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m THE OGDEN STANDARD. OGUEN, UTAH.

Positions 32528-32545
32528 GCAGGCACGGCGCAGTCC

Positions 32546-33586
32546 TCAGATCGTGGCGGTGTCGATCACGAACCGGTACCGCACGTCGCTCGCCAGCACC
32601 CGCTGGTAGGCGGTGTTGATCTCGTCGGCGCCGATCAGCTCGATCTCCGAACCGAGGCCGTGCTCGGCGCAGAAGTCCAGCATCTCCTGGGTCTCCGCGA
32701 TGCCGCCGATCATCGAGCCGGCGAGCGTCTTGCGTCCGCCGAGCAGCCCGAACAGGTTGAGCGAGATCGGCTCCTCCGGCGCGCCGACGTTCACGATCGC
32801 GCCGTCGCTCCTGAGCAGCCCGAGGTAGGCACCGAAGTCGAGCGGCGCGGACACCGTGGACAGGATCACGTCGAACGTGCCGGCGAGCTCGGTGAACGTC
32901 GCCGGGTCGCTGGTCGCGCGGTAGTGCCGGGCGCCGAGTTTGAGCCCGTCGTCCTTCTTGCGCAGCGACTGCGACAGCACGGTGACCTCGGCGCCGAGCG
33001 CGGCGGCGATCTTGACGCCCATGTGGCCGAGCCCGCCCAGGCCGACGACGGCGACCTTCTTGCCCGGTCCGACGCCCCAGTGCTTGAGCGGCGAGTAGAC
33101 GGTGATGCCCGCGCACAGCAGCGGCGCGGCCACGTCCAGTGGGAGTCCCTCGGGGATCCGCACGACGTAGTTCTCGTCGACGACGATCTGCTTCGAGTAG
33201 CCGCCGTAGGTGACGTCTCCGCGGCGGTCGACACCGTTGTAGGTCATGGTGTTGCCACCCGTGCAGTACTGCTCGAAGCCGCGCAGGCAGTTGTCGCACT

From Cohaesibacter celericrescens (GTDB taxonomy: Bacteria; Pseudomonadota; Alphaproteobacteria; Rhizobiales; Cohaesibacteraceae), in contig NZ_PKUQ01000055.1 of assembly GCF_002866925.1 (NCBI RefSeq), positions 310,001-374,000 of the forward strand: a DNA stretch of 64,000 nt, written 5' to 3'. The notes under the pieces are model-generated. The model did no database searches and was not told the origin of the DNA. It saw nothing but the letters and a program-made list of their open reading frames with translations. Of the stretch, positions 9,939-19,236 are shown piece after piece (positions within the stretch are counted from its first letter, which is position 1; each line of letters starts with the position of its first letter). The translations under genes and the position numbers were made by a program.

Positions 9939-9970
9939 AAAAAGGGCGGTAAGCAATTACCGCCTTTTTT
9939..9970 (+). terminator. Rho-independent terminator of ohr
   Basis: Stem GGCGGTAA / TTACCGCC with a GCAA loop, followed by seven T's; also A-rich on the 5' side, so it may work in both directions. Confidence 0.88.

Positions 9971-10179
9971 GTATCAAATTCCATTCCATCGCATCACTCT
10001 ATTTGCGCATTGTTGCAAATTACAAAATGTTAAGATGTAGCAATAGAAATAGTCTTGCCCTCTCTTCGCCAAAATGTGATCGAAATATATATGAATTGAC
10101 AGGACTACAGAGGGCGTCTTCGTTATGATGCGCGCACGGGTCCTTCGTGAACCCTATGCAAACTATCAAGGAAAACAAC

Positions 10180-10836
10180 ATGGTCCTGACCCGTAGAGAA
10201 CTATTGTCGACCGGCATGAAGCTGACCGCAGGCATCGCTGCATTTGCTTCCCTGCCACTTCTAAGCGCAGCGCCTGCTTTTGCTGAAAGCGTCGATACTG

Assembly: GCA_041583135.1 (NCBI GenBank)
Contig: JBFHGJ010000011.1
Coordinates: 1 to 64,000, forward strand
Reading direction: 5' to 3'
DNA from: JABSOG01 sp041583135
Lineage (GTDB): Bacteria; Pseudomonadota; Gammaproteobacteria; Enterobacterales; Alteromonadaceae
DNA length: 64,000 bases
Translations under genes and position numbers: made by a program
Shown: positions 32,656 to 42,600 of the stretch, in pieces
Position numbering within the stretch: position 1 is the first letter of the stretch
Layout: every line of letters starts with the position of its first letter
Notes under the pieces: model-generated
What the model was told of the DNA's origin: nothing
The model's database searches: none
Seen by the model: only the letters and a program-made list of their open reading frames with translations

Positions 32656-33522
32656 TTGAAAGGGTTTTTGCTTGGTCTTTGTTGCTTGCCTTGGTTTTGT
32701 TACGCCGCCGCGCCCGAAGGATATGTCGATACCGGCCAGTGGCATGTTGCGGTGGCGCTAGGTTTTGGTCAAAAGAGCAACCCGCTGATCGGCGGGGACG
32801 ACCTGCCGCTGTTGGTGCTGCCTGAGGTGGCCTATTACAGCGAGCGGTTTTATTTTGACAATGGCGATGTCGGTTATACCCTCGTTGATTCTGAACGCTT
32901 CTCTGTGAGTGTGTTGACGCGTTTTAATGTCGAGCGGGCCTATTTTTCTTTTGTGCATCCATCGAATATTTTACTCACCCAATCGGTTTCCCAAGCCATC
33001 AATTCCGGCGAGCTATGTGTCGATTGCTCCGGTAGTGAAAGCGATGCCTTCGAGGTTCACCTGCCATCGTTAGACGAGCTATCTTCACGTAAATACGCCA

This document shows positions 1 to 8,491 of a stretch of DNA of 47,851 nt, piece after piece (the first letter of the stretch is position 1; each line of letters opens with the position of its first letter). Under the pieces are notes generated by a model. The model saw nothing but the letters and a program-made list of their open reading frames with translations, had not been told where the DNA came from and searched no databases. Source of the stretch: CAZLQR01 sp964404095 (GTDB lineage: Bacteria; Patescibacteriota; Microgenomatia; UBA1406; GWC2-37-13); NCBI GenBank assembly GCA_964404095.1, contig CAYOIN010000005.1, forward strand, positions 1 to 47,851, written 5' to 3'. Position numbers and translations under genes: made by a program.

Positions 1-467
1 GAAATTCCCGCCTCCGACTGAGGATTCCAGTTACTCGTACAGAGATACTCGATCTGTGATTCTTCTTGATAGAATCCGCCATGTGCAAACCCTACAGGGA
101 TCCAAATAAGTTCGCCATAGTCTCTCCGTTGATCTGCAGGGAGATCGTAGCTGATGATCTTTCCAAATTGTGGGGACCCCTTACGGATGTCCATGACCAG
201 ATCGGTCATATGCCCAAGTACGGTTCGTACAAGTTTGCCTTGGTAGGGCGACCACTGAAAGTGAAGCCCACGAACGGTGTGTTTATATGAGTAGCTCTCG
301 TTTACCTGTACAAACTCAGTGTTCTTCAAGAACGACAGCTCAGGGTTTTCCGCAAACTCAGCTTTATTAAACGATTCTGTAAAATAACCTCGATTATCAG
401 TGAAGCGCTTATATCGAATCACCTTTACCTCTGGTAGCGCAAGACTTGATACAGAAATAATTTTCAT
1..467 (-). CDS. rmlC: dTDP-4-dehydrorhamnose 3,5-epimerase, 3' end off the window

j yjariouA &orm& of IB jj BUMMER dnyr. am here unci summer modes. And as you study the in teresting preten - titions of the in- F rC dividual cou iTS! tuners it seems &5 as though the (S spring; maid had v T y peeped in her ruir- g attire n trifle too )y i buoyantly youth- s. Kir ul- "ne su,umer v, ,. aa I girl has smoothed away her hip puff, straightened out her frills and drawn them downward inlo prim looking tunics and skirts. To be sure, some of the pulls refuse to "'stay put" and flare still s;iuclly out ward, but the direction of the modes is toward the elongated silhouette. Mi lady has also pulled down her belt, and the bodice of her gown is devel oped into a long narrow basque that 2 ' possesses a decided suggestion of the I Victorian era of dress. The neck of her frock is cut with a deep curve at the throat, which invites the use of a flaring Norman or Glad ; stone collar, while the sleeves droop modestly over the shoulders. I ' The maid of the spring opening has certain! "reefed her sails." although I am glad she let the little breezes puff them gayly for the first spring months. Who was not happier for the bouynney and fresh colors of these early styles? I However, youthful modes that Incline t to frivolity have passed with the sea I son, and the later models are really f umre practical in that they suit all I figures. Summer garb nffe ts a straight I er contour, which tends to give more slenderness to the wearer a feature tuat will doubtless bring joy to the ' tvoman whose embonpoint was accen tuated in the spring modes. In these new creations the breezes have gone ut of the puffs and the summer sun ! bas allowed the frills to droop. The tunic which has brought about this wonderful change of outline mas querades in several different forms and. not content with monopolizing the skirt, invades many another de partment of dress. There Is the styalght tuniv that Is freoucn'.ly the distinctive note in the sraarJy tailored suit. This may be slightly gathered at the waist so that it fits rather snugly around the figure and extends well be low the knee. Various individual touches are noted on such modes, and, as I think a concrete example always better than a lot of generalities, I will describe one or two that merely hint of the divers ways in which these may be modeled. On a mastic colored suit very attractive motifs were embroid ered in silk floss at the center front, on the sides and in the rear. The de sign, inspired by the Iris, was decided ly decorative and allowed the intro duction of most beautiful lavender and green silks whose lovely color was en hanced by the tiny specks of rich brick red that were cleverly combined in the another model worn by a young woman who dearly loves the out of doors and insists on wearing navy blue irrespective of the demands of fashion bias bands of striped silk bound the blue gabardine. As if to indicate a panel in front two folds of the silk ra diated toward the waistline and in the center back one long strap of silk flanked with folds of shorter length gave an attractive finish to the crea tion. When something less simple, but still rather tailored, is desired, especially when wool fabrics are used, the tunic is ofttimes developed in large pleats that are stitched part way so that there is no great bunchlness around the hips. A very different arrange ment is sometimes given when the tu nic seems to be evolved from a close fitting yoke, A pleasing tailleur which I designed for the young woman to whom I have already referred was fashioned with a small smocked panel .iust below the girdle in the front, so that the fullness was greatest over the instep. A Gown of Rare Charm. The possibilities for novel treatment of the tunic are even greater in silk and in cotton materials, as they are so much lighter in weight and more plia ble. A charming rendition of this adornment is pictured in the illustra tion marked No. 2. Here the tunic lacks any semblance of formality and to the careless eye soetns to suggest I the shawl-like draperies that dark skin ned women of other lands adopt. How ever, this tunic is very cleverly ar ranged. In the front of the figure it is fastened just below the waistline, and as it is drawn towards the back it reveals a small triangular section of the lace flouncing that distinguishes this creation. A cluster of roses skil fully conceals its point of contact, and from this it hangs Loosely apart, so that one may look with satisfaction at the magnlttcent la e underskirt The corsage, which is remarkably decollete, possesses an Inverted pleat ed flounce of handsome lace that bal ances the spreading ends of the silk tunic, while the coiffure boasts of a richly 'jeweled Spanish comb. However, the tunic appears not only on the elaborate evening gown or smart tailleur. The afternoon dress Is en riched by it in one of Its manifold forms. A creation that typifies many of the most ddectatflfl features of the present modes is depicted in the sketch marked No, 1. This -own is most picturesque, for the coat-like waist is originated from a magnificent white Chinese silk exquisitely embroidered with the wonderful colors of the ori- ent. Conforming to the preseut vogue for some mannish detail on the most feminine of costumes, it Is elaborated with n stralghtly cut waistcoat of chrysanthemum yellow, Small silk cov ered buttons reflect the modes of our ancestors, while a flaring Norman col lar of sheerest batiste crests this ador able creation. But our interest for the moment Is in the skirt whose tight fitting founda tion of yellow sntln contrasts striking ly with the tunic of black nlnon. Closely pleated, its many folds advance and ntrcat as milady turns herself about when she meanders through the beautiful gardens or dilates on the latest sociologies questions as she steps within the salou of some learned friend. A charming dash of color which one must not overlook Is found in the roses that mark the limits of the bin. k silk girdle, for these are e.lved from rich shades of violet. But so great is the enthusiasm for the tunic at this time that, even the tailored coat is distinguished by tunic like appendages that doubtless foretell the return of the redingote. The Tunic Masquerades on the Coat. , The illustration No. 4 Is a particu larly good example of the unusual man ifestations of this characteristic fea ture. The coat is very quaintly model ed in the styles that were adored by the women of the Victorian era. Dis tinction Is attained by the pleated tunic that extends around the sides and jack of this much buttoned garment. The skirt shows tho tunic In uncom mon guise. Almost concealing the tight-fitting underskirt, it originates just below the knee and attains a cer tain fullness by the many pleats which compose it Although this creation is rather severe in its style, dainty touches are obtained by the adorable cuffs and collar of fine white organdy. Even the cape seems to hae come under the spell of the tunic. The love ly wrap designated as No. 3 on this .page shows tier after tier of beautiful ly pleated chiffon, whose spiral drapery proves a charming sheathilke covering for the closely-draped inner shell of liberty satin. Black is favored for this production, which depends for its artistic success on the rare richness of the fabrics. However, this style would also be moat pleasing if evolved from some of the colors that nature uses. You know the lovely warm browns with which she oovorR her buds? Well, jusflet us suppose that the inner wrap is made from a silk of that tone, while the acey wings are fashioned from del icate cream lace. In this scheme we have reversed the order of nature, but the result is charming. Monkey Fur Is the New Decoration. A very unusual decoration of monkey fur forms the collar of this wrap. This fur, which is quite a fashionable "trap ping" at this time, is sometimes so closely set around the throat that it gives the appearance of whiskers and is really only chosen by women who delight in eccentric adornment;. Sometimes I feel that, after all. good taste in dress Is a gift from the gods purely artistic and inspirational. Nev ertheless, even if you possess this sense, you must give careful thought to the artistry of clothes, for much dis tinction and charm are achieved by intelllgenobservation and adaptation. Lack of imagination is frequently the cause of failure in successful dressing. There came to my atelier this spring one of the season's most attractive debutantes, whose portrait has smiled to you more than once from the socie ty columns (but, like priests and physi cians, we designers must tell no -names). As she crossed the threshold i it was delightful to see her enthusiasm over some of my creations She would fain have selected one costume after another, but my artistic sense, triumph ed over any commercial desire. All the gowns were exquisite in them selves "joys," my young client named them. However, I told her I wished to chat a bit about clothes before we talk ed gowns. Needing living texts for my subject we laid aside conventions to the extent of stepping into Sherry's for luncheon. Your Personality Is Emphasized In Your Dress. Between the unfolding of our servi ettes and the drinking of our coffee, with gay folk all around us for Inspira tion, I expatiated on my pet theme. The young girl listened most Intelli gently, as I found when we again re turned to my salons. After discussing the psychology of modes and colors lu relation to the personality of the wear er and emphasizing it, even dipping a bit into the occult and touching upon the so-called astral colors, I com menced my salad with the following homily: "Youth is an egoist. That is part of its charm, for outh is infinitc- ly sure of its place in the universe. So in clothes one must never lose sight of one's own personality and faithfully clothe it If only we might stand on one of Whistler's black velvet floors and have the whole studio to ourselves dress would be a simple matter. But as it is, the problem of harmony extends not only to the wearer, but to the surroundings in which the gown appears. Taney that cerise faille you w anted in Mrs. S rose salon. Myr iad other gowns will be there, and you must be able In your dress not only to challenge them, but bear their possible detraction. This is wrhy my artistic self always prefers a gown that expresses a sin gle, well thought-out color note. It is sure to achieve distinction among a legion of costumes, beautiful In them selves, but through the employment of various ill-chosen contrasts, failing in the scheme of the complete picture. Present modes demand variety in color and line, and at this point we art ists assert our skill to concoct a gown beautiful as a design, and yet a dis tinct unit of color and line in the crowded ball room or thronging avenue. Dressing is a careful art and enthn Hjg! slasm will help, but not altogether Kpj achieve, I concluded, as we turned Weft again to the selection of gowns for this mgtt beautiful young woman. wtiua Correct Accessories Must Complete the IP$k Costume. Variety and charming bit of color tm are often effected by the correct acces- JBafcj sories. Have you not seen a picture iu Kiffl which the artist led you deftly to a Kcin dash of brilliant color perhaps merely hcrB by a dash of vermilion or emerald 118 green which made the picture? Of toS? like Importance are accessories. A gay Wz$ parasol will frivol a whole costume or a emartjjag enliven it This is a aea- . t son when a great variety of Ingenious- 1 ly shaped and covered parasols are be- J ing carried. There are Minaret Japa- H nese and dome shapes. In other styles the ribs are bent in eccentric outward e or downward curves, and as for cov- t en chiffon, lace, silk and chiffon af- f ford a delectable choice. Indeed from P filmiest lace creations to colored gol- jF fines there is such assortment that mi- I lady's choice is practically unlimited. f Broad black stripes upon white are exceedingly well liked. Some of these it 1 show a plain border of tomato red, I green, purple or rose. Roman stripes I or Scotch plaids, too, are effective, al- jr though the dainty summer maid is glad jfl that this is a season of the "Beign of Lace," for this fabric bespeaks the in- . nate refinement that is incomparably associated with good birth and breed- f u Handles are both plain and elabo- E rate. Long enamel sticks are frequent- g ly seen. There are also carved ivory w handles, W-hile some are studded with semi-precious stones and iridescent beads l ine Dresden china was chosen ' for the handle of an exquisite pompa- dour silk. Novelties In Neckwear. i Iu neckwear the collar that Is now ; the delight of the fashionable woman 1 shows greater width and is more $ wired, so that the frills are fast becom- t ing more Elizabethan in proportions. r. A tight-fitting little taffeta suit showed I a round, upstanding ne k frill, compel- I ling milady's chin to look up persisteut- V ly, not down. Organdy combined with f ostrich banding is another smart style, jfl w hile some of the newest jackets have I side pleated frills of sheerest linen I plainly hemstitched or edged with lace. Cobwebby materials are employed, f and the capes at the back of the collar vary from a pleated sailor-shaped mod el to a long stole reaching to the hips. Occasionally a sheer frock has a wide sash wirh this sfole-like cape in black H or other pronounced color. U The gauntlet cuff is favored, and It P in turn has often a small inverted P gauntlet at the wrist Velvet is advancing In favor and this t- is noticed in several of the details of p. the smartly gowned woman. Many of t the loveliest evening gowns have snug- i: fitting underdresses of black. Indeed. E deep hems of velvet are often used on n the afternoon or lingerie frock, while . nome of the most adorable white taf- w feta silks are girdled with folds of vol- I vet In glowing olors. Occasionally r these present :i slightly tailored aspect kfl and are finished with large smoked : pearl buttons Of course the velvet hat is again in evidence, made entirely . of the material or combined with lace V or fine braid, i So Subtle is the Psychology of Clothes That a Woman May Add to Herself the Charm of a New Personality by jfi Merely Changing Her Dress, al.-. I '